If you have any other illness, it is almost assumed that you will get it treated. On the other hand, in some instances, people with a psychiatric problem are not always cooperative, and must be forced to undergo treatment. 

When someone has cancer and wants to pursue alternative medicine to treat it, generally speaking that is his or her choice. They may be pressured a lot by doctors and family to pursue conventional treatment, but generally force isn't involved. In that scenario, someone could be making a decision that leads to their demise. However, usually the individual is free to pursue alternative medicine, and there is not much people can do to stop them. This affects others, because that individual, when they pass away, won't be around to contribute to the lives of friends and family, and they will no longer be performing at their job.  

However, when someone is mentally ill, they are viewed with a perception of shame. This is where people are condemned on an interpersonal and social level for having behavior that doesn't comply to the social norms.  

The idea that we ought to just take our medication and comply with other people's expectations--that we not make any "trouble," is an oversimplification. When we are compliant and when we do behave as people would hope, basically there is little or nothing in life that brings meaning or gratification. Furthermore, taking medication brings real suffering due to the side effects and due to the amount of normal functioning that gets blocked.  

For many persons with mental illness, medication is a necessary evil. Medication isn't a great thing--and sometimes the "cure" is almost as bad as the ailment. This might be one reason why there are numerous mentally ill people who resist taking their medications.  

I see the stick but not the carrot. The mental health treatment system is set up to maintain some amount of control over the mentally ill "population." However, nothing is being offered as an incentive. Many persons with mental illness must look forward to a life of institutionalization, suppression of much of our mental functioning, and deprivation of most of the things in life that bring pleasure to affluent people.  

The above essay describes some of the reasons why I believe a lot is being asked of persons with mental illness, and why I believe we ought to be admired for our sacrifices. 

So the next time you are going to look derisively upon a non-compliant mentally ill person, or, on the other hand, upon one who is cooperating, you should realize you may be looking at a brave man or woman who faces an uncertain destiny.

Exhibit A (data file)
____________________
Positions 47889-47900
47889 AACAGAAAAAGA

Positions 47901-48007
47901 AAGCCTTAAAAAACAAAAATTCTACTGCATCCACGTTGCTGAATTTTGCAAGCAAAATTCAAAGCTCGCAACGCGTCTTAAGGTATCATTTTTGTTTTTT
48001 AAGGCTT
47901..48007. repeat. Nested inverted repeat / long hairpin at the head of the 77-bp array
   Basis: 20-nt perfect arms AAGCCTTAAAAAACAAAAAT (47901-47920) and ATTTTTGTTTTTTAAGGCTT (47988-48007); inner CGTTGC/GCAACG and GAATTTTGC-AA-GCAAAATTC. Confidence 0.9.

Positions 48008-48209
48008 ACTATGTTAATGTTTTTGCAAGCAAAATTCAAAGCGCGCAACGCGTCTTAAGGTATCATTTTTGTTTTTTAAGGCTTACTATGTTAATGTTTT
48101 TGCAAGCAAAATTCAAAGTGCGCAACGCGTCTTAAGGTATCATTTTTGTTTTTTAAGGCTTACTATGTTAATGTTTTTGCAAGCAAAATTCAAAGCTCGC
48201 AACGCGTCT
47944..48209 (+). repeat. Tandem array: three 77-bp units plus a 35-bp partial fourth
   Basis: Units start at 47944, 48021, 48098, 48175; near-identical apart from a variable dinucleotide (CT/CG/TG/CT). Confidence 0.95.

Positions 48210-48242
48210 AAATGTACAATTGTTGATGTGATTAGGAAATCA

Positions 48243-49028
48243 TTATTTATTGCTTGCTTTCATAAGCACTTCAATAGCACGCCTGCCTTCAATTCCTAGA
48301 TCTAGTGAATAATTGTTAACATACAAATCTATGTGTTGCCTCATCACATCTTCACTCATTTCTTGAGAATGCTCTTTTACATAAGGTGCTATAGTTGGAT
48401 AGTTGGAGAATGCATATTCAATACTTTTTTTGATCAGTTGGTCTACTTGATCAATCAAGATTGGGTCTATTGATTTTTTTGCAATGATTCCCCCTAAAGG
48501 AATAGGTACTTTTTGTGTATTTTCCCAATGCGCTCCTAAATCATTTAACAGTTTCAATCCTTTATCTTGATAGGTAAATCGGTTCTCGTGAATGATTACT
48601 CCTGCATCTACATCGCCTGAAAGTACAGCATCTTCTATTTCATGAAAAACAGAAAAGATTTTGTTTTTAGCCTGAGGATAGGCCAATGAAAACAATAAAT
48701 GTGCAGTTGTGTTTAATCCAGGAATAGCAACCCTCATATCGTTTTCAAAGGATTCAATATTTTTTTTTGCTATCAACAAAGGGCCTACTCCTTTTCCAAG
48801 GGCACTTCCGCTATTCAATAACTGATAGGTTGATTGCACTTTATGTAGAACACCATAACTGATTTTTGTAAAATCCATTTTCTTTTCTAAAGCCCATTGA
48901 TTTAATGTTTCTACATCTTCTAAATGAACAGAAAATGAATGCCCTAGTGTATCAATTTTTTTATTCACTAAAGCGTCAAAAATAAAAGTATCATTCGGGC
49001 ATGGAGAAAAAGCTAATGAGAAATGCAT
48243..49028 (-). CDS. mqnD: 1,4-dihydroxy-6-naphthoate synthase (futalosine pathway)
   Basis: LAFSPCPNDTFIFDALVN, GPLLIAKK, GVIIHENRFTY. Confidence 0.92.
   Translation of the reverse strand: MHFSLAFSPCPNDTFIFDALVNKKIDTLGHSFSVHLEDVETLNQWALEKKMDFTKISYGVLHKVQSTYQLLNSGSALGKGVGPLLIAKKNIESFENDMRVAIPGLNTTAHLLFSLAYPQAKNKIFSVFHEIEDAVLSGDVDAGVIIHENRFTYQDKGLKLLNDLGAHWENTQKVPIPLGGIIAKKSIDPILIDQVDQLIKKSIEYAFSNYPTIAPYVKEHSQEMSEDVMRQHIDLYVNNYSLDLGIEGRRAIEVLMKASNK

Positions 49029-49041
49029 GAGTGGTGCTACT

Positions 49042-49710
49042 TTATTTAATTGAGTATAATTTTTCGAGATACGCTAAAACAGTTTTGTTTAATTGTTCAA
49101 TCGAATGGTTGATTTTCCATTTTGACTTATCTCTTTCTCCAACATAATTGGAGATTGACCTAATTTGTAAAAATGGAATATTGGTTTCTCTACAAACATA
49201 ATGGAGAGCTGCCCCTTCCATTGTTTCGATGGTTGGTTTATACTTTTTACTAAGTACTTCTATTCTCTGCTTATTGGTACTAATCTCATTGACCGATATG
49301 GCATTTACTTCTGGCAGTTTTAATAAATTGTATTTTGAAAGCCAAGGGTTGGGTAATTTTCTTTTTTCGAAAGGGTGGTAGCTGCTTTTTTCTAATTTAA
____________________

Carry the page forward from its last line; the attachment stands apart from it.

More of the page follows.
* * * 

Click here to view Jack Bragen's page on Amazon with three books for sale in paperback and Kindle formats.

ECLECTIC RANT: Is GOP Lawsuit against Obama Based Partly on Racism?

Ralph E. Stone
Friday August 22, 2014 - 01:40:00 PM

On July 30, 2014, the Republican-led House approved a resolution authorizing Speaker John Boehner to sue President Barack Obama over claims he abused his powers at the expense of Congress and the Constitution. Republicans argue Obama's executive orders in a number of areas were unlawful because it's the job of Congress to make or change laws. However, the GOP are basing their lawsuit on his handling of the Affordable Care Act. And there are persistent rumors that the House plans to impeach Obama. 

Looking back over Obama's years as president, It seems clear to me that racism is a factor in the GOP actions against Obama. It especially sticks in the GOP's craw that Obama was able to pass the Affordable Care Act into law. The Act was later ruled Constitutional by the Supreme Court. Yet, the House has voted unsuccessfully 54 times in four years to revoke or change the Act. 

During a 2009 speech at Emory University (), former President Jimmy Carter hit the nail on the head when he said, "When a radical fringe element of demonstrators and others begin to attack the president of the United States as an animal or as a reincarnation of Adolf Hitler or when they wave signs in the air that said we should have buried Obama with Kennedy, those kinds of things are beyond the bounds. I think people who are guilty of that kind of personal attack against Obama have been influenced to a major degree by a belief that he should not be president because he happens to be African American." 

Later actor and comedian Bill Cosby agreed with Carter saying, "I agree with President Carter that racism is playing a role in recent outbursts against President Obama."